BASS Philosophy and Criminology

Year of entry: 2021

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Course unit details:
Advanced Topics in Aesthetics

Unit code PHIL30621
Credit rating 20
Unit level Level 3
Teaching period(s) Semester 1
Offered by Philosophy
Available as a free choice unit? Yes

Overview

This course unit will cover a selection of topics in contemporary philosophical aesthetics, as well as exploring some of the points of contact between aesthetics, ethics and the philosophy of language. We will consider how to understand some distinctive aesthetic experiences, such as awe, amusement, horror, and the experience of the uncanny. We will discuss the nature of fictional representation and, in particular, examine some of the ways in which a fiction’s representational content relies on far more than, e.g., the words on the page or the images on screen. This will enable us to consider some questions about the ethics of representation, such as: What is an offensive joke? If I like to make my character do terrible things when I play a video game, does my behaviour deserve criticism? How secure is the distinction between an extremely violent film that trivialises violence and an extremely violent film that implicitly critiques the representation of violence? And when, if ever, does the choice to perform a role amount to an endorsement of the actions we are representing?

Aims

The course unit aims to:

- Introduce students to a range of topics in philosophical aesthetics, including some cutting-edge contemporary research in the area.

-  Give students an opportunity to reflect analytically on some of the ways in which people can engage with and respond to artworks.

Learning outcomes

Students should be able to demonstrate:

- A detailed understanding of some of the questions and ideas within philosophical aesthetics.

- The ability to engage analytically and critically with some of these questions and ideas.

- The ability to read and understand difficult texts and arguments.

- The ability to form a justified position and argue for it in writing.

Teaching and learning methods

There will be a weekly lecture and a weekly tutorial, for which students will read key texts and prepare answers to questions set by the tutor.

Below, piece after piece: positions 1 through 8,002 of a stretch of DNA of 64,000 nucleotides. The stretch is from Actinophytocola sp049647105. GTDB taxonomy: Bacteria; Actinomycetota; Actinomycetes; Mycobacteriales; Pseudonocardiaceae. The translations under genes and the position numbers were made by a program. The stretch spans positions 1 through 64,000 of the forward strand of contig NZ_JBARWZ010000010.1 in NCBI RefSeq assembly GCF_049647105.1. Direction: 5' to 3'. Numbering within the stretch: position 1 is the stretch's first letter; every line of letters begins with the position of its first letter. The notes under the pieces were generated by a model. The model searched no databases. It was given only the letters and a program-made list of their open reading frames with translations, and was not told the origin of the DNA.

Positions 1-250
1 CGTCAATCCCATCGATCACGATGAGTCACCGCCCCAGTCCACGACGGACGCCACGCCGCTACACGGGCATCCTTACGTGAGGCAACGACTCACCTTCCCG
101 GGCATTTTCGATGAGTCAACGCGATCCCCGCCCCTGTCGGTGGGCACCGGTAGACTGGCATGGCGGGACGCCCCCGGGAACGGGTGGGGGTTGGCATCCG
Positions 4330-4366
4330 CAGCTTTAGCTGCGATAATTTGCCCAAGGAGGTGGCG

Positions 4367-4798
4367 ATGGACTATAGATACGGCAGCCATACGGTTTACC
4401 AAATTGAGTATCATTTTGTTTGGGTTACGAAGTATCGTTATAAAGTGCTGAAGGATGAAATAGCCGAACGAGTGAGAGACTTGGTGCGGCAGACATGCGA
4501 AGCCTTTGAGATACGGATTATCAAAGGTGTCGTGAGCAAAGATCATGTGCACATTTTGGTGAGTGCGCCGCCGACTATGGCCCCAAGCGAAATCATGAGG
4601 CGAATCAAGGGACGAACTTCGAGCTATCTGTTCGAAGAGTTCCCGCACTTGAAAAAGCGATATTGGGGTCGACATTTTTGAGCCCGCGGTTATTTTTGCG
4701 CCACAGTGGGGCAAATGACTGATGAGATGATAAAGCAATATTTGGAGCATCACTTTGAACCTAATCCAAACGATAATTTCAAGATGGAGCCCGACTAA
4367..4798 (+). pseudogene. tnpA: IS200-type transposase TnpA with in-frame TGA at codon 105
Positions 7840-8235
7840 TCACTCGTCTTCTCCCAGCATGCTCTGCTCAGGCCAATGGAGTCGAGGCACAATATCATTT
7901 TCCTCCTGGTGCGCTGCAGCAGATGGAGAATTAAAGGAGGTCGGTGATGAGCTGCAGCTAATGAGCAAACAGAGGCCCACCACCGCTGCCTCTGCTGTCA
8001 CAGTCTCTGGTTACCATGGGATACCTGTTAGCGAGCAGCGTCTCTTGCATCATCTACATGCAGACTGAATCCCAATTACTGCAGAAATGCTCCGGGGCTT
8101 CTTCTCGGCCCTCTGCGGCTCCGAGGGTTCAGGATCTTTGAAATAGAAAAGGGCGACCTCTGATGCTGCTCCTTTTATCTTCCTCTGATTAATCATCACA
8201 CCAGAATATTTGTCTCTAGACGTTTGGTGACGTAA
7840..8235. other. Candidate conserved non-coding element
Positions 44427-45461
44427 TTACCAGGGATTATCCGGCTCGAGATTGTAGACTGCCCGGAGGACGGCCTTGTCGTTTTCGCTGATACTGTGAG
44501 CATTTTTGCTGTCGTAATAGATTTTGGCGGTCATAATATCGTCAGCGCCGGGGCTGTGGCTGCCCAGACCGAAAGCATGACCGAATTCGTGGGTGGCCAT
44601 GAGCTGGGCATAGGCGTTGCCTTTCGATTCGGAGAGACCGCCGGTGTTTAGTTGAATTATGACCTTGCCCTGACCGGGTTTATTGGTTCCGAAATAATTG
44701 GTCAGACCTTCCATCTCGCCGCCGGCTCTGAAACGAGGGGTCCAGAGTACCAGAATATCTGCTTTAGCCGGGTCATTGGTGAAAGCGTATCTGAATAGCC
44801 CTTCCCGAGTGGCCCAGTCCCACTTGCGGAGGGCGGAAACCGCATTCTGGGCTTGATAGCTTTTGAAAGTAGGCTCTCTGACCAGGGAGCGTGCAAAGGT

Please note the information in scheduled activity hours are only a guidance and may change.

Assessment methods

Method Weight
Written exam 67%
Written assignment (inc essay) 33%

Feedback methods

The School of Social Sciences (SoSS) is committed to providing timely and appropriate feedback to students on their academic progress and achievement, thereby enabling students to reflect on their progress and plan their academic and skills development effectively. Students are reminded that feedback is necessarily responsive: only when a student has done a certain amount of work and approaches us with it at the appropriate fora is it possible for us to feed back on the student’s work.

We also draw your attention to the variety of generic forms of feedback available to you on this as on all SoSS courses. These include: meeting the lecturer/tutor during their office hours; e-mailing questions to the lecturer/tutor; asking questions from the lecturer (before and after lectures); and obtaining feedback from your peers during tutorials.

Recommended reading

The Stanford Encyclopedia of Philosophy (ed. Edward N. Zalta) includes some open-access articles on relevant issues and debates in aesthetics, such as:

Fred Kroon and Alberto Voltolini, ‘Fiction’ (https://plato.stanford.edu/archives/win2019/entries/fiction/);

John Morreall, ‘Philosophy of Humor’ (https://plato.stanford.edu/entries/humor/);

Emine Hande Tuna, ‘Imaginative Resistance’ (https://plato.stanford.edu/entries/imaginative-resistance/).

 

Other examples of indicative reading include:

- Luvell Anderson (2015) ‘Racist Humor’, Philosophy Compass 10: 501-509.

- Craig Bourne and Emily Caddick Bourne (2019) ‘Players, Characters, and the Gamer’s Dilemma’, Journal of Aesthetics and Art Criticism 77: 133-143.

- Mark Windsor (2019) ‘What is the Uncanny?’, British Journal of Aesthetics 59: 51-65.

- Gregory Currie (2010) ‘Bergman and the Film Image’, Midwest Studies in Philosophy 34: 323-339.

- Kathy Davis (2015) ‘Should a Feminist Dance Tango? Some Reflections on the Experience and Politics of Passion’, Feminist Theory 16: 3-21.

- Moonyoung Song (2020) ‘Aptness of Fiction-Directed

Study hours

Scheduled activity hours
Lectures 20
Tutorials 10
Independent study hours
Independent study 170

Teaching staff

Staff member Role
Emily Caddick Bourne Unit coordinator

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